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A short time ago our family lost one of its most important members.  Our handsome delightful American Cocker Spaniel named Jordie.  He was a mere 5 years old with so much life and enthusiasm still to offer.  He passed within 48 hours of a disease called, Autoimmune Hemolytic Anemia and we did not even know he was ill.  I have been racking my brain trying to understand how this horrific disease took our boy in such a short time.

Then I read that infection is a possible cause.  He had suffered a bad abscess in his mouth several months prior and perhaps the infection had entered his blood stream at that time and began to destroy his autoimmune system.  There were no signs of any illness.  Nothing.  No change in his energy level, his eating habits, his spirits.  He was the same happy go lucky guy he always was.

It was almost instantly that he showed serious signs of illness on a Friday night and had lost his battle Sunday morning at 5am.  He was in the ICU at the University of Guelph Small Animal hospital.  Dare I say the best facility in the country.  They tried everything.  Nothing worked.  He went through blood transfusions, corticosteroids, diagnostic testing, x-rays and a myriad of other medications to try to get him to rally.  His body did not rally.  He suffered a clot on day 2 and never recovered.

I share this story with you to bring to light this disease to make people not only aware but also of the severity of this diagnosis.  Our boy is watching over us now.  An Angel on my shoulder always.  We miss him terribly.

Except from on the cause and effect of Autoimmune Hemolytic Anemia in dogs.

Autoimmune means an immune reaction directed against the self, while hemolysis comes from the Greek words ‘hemo’ meaning blood and ‘lysis’ meaning to break open. Autoimmune hemolytic anemia (AIHA) is an immune system disease in which the body attacks and destroys its own red blood cells. In dogs with AIHA, red blood cells are still being manufactured in the bone marrow, but once released into the circulation, they have a shorter-than-normal life span.

This disease may also be called Immune-Mediated Hemolytic Anemia or IMHA.

AIHA may be primary or idiopathic, or it may be secondary.

With primary AIHA, the dog’s immune system is not working properly and it incorrectly makes antibodies that target its own red blood cells. In dogs, it is estimated that about three-quarters of cases of AIHA are primary.

With secondary AIHA, the surface of the red blood cells becomes altered by an underlying disease process or a toxin. The dog’s immune system then recognizes the altered red blood cells as ‘foreign’ invaders that must be destroyed. Secondary AIHA may be triggered by cancer, infection, blood parasites such as Babesia (see our handout on Babesiosis), drug reactions, snake bites (see handout on Snakebite Envenomization), chemicals, toxins, or bee stings. In dogs, neoplasia or cancer appears to be the most common cause of secondary AIHA.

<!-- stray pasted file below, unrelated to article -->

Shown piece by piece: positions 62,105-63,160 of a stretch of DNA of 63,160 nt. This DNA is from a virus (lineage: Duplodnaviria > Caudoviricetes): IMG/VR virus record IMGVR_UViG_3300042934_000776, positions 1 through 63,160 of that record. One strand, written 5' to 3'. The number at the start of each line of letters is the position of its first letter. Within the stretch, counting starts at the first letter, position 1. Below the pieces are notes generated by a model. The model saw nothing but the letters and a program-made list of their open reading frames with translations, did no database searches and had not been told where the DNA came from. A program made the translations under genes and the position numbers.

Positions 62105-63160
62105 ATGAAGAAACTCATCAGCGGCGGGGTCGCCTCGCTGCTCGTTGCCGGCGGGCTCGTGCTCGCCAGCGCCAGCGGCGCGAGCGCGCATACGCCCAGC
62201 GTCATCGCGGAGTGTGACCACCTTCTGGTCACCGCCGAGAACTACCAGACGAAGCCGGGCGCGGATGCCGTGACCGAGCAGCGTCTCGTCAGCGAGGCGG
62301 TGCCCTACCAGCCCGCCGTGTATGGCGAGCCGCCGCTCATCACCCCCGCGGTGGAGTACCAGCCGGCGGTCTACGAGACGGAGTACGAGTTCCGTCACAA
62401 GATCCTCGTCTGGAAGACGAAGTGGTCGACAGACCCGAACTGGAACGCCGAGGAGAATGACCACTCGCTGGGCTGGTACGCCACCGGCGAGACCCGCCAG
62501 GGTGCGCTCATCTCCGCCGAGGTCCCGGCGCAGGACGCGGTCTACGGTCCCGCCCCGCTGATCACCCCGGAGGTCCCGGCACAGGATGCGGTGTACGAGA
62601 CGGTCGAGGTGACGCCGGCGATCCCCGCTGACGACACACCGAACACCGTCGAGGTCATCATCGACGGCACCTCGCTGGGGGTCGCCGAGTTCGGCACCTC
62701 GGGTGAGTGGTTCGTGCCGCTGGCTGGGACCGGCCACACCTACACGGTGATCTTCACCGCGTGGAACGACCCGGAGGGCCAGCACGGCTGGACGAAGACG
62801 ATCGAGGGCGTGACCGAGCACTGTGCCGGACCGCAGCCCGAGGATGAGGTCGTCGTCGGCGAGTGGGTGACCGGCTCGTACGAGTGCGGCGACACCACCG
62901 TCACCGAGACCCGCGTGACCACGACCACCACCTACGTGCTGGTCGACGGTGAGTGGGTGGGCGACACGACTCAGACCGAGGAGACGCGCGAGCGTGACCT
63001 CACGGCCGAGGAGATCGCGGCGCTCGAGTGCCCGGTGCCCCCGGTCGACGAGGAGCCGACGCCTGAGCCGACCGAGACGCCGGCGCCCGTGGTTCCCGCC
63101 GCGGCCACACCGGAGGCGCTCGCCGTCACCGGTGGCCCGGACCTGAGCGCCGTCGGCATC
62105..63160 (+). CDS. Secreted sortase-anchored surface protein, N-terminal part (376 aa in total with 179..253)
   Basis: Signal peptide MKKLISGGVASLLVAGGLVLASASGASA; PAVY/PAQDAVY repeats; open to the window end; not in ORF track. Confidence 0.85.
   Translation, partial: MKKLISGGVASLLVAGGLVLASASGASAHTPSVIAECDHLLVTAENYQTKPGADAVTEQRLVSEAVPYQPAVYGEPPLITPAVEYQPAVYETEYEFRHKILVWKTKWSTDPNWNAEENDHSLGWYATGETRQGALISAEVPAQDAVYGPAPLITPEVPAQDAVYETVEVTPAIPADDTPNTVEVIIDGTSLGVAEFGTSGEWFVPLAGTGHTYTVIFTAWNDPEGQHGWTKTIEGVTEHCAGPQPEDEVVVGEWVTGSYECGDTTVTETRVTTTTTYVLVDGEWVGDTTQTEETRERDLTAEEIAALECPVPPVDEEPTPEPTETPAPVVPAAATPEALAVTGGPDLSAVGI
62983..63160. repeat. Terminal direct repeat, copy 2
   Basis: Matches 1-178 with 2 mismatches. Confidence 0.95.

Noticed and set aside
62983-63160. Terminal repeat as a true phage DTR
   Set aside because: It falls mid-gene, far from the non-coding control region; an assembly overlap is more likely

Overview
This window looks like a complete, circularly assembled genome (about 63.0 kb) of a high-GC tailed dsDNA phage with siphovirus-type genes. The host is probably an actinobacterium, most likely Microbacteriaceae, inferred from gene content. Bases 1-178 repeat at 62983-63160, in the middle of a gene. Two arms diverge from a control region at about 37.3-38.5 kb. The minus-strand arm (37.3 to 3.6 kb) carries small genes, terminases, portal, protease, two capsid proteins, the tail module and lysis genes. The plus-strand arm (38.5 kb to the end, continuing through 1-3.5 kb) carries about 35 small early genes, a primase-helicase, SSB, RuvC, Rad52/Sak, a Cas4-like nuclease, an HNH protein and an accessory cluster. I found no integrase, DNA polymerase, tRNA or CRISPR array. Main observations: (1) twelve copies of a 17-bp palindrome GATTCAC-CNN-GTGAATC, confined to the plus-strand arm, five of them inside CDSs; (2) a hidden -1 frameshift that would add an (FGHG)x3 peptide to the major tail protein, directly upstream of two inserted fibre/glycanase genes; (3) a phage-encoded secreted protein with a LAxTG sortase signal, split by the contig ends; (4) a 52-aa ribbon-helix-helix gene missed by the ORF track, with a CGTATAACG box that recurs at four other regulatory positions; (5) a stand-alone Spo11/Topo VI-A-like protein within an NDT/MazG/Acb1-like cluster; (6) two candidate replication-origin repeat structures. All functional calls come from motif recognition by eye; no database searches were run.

Once targeted, the red blood cells are either destroyed within the blood vessels by a process called intravascular hemolysis or destroyed when they circulate through the liver or spleen by a process called extravascular hemolysis. In both situations, hemoglobin will be released; the liver will attempt to break down the excess levels of hemoglobin, increasing the workload of this organ.

If your dog’s anemia is so severe that it is life-threatening, a blood transfusion will be needed. Before giving a transfusion, blood samples will be taken for diagnostic testing. The main purpose of a blood transfusion is to stabilize the dog while the underlying cause of the anemia is determined and other treatments can begin to take effect.

The prognosis for dogs with AIHA is based on the specific diagnosis, as well as the patient’s general condition at the time of diagnosis. In many cases, the patient’s condition can be managed with the appropriate drug treatments. Once the patient’s condition improves and the anemia resolves or stabilizes, your veterinarian will recommend tapering off the immunosuppressive medications over a period of several months to lessen any side effects associated with therapy. Since relapses are common with this disease, you will need to monitor your dog closely as the medications are decreased or discontinued.

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